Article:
Between Heaven and Hell, Bob Shacochis
Bob Shacochis

Between Heaven and Hell

111 printed pages
In a world that seems connected by the mere touch of a computer key, is there any place left where life goes on as it did during ancient times, separate and idyllic, uncontaminated by modernity? The vaunted novelist, traveler, and National Book Award winner Bob Shacochis decides to find out. “There’s so little left of the world,” he writes in “Between Heaven and Hell”—a new Byliner Original in the tradition of travel narratives by Peter Matthiessen and Colin Thubron—“where men and women live their lives in the luminous presence—and ominous throb—of its physical sacredness.”
Toward this end, he enlists his intrepid wife, Cat, and flies to Nepal, where they join up with a mismatched band of travelers, including the so-called Bangkok Bachelors, two adventurers who arrive “stewed in whiskey and well-ingested recreationals.” They mount horses and set off toward the ancient kingdom of Mustang, a land formerly forbidden to outsiders, where they traverse rocky, windswept deserts, climb vertiginous slopes, and creep along terrifying cliffside paths that find Cat, with her fear of heights, frozen in place, unable to go a single step further. Thank goodness for the nightly cocktails in the tents!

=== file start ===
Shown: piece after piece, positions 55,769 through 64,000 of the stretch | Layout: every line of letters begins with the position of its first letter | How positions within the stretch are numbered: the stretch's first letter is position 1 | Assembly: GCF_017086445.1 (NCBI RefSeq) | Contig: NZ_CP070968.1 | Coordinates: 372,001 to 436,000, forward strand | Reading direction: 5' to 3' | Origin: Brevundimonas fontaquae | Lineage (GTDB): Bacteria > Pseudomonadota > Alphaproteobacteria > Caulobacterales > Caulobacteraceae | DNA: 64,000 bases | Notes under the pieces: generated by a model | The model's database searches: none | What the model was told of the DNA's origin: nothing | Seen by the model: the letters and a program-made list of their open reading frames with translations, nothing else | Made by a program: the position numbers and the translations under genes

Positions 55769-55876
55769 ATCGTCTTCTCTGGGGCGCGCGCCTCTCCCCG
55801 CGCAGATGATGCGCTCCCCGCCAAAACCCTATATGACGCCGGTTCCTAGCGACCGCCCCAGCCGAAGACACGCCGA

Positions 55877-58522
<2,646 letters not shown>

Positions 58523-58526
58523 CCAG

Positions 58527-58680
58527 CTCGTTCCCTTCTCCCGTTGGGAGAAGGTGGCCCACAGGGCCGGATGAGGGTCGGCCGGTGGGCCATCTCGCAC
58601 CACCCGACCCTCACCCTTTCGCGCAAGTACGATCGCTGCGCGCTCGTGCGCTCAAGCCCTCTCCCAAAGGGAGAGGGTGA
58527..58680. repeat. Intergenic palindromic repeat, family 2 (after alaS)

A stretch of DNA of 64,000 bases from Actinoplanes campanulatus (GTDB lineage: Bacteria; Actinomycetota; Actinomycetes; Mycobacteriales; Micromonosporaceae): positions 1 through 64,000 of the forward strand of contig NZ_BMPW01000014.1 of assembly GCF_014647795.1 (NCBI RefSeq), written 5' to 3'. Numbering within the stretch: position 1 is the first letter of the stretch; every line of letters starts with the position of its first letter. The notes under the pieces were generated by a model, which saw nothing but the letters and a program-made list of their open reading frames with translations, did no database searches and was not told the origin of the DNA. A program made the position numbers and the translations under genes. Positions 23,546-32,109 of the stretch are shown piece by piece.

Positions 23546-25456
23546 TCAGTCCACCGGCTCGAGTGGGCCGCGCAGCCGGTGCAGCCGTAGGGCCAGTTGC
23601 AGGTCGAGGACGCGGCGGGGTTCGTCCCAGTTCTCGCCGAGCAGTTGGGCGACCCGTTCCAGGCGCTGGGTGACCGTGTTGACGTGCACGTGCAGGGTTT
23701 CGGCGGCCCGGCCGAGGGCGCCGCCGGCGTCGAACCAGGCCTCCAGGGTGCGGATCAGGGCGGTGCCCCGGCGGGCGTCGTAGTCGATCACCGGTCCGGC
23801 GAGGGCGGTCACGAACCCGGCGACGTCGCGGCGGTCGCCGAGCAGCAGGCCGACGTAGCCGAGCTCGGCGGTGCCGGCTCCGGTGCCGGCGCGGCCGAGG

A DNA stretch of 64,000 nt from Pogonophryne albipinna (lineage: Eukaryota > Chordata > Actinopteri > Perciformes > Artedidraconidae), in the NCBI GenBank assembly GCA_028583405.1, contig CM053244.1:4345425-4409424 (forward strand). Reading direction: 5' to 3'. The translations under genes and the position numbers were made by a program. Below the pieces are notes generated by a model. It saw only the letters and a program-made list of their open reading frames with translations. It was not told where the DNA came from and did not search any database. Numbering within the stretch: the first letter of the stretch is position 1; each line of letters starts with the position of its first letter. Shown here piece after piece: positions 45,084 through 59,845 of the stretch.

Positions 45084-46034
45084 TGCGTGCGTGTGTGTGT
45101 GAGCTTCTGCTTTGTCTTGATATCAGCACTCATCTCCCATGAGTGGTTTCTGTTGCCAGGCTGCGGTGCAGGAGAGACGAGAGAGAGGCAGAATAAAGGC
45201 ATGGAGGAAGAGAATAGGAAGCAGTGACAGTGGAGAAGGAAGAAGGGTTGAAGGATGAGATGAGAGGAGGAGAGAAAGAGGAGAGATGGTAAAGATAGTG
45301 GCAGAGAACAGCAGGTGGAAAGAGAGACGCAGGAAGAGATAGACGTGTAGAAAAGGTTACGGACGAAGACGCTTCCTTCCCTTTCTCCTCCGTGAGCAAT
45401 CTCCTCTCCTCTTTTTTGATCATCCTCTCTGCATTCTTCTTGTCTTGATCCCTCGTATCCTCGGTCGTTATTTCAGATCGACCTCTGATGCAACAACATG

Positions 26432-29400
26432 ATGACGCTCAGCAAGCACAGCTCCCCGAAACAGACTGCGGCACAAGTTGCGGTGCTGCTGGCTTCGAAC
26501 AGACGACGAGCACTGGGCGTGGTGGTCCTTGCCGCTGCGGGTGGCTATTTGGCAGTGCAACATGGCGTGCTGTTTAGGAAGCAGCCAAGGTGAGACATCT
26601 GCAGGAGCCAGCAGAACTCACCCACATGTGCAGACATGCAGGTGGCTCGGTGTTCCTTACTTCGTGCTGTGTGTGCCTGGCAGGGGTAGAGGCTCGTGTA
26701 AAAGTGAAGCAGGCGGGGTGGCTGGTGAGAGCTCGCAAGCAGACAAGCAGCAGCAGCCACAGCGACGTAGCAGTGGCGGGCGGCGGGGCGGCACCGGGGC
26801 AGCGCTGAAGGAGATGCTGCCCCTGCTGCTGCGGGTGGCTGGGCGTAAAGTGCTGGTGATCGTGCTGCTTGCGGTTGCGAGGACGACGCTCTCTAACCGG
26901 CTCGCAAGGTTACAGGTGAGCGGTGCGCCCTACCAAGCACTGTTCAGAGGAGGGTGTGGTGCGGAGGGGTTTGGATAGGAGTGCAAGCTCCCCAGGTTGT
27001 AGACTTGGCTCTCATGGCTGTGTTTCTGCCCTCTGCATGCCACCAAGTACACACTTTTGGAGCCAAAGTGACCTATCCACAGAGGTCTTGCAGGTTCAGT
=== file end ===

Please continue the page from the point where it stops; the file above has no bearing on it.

In the course of their travels, they discover an imperfect paradise, an old world in which the citizens of Mustang are trying to gain entrance into a new order of economic opportunity and political freedom. “Between Heaven and Hell” is both an eloquent tribute to the trekker’s ideal of an unspoiled realm and a poignant testament to the inevitability of change even amid the icy, enduring altitudes of the Himalayas.
National Book Award winner Bob Shacochis is the author of six books, including “Easy in the Islands,” “Swimming in the Volcano,” and “The Immaculate Invasion.” His long-awaited second novel, “The Woman Who Lost Her Soul,” which he describes as a prologue to 9/11 and the centuries-old conflict between West and East, will be published in the fall of 2013. Shacochis lives in northern New Mexico and Tallahassee, Florida, where he teaches at Florida State University.
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The wind, which started to make its presence felt around mid-morning, bowls powerful gusts at our backs, churning dust into the air.
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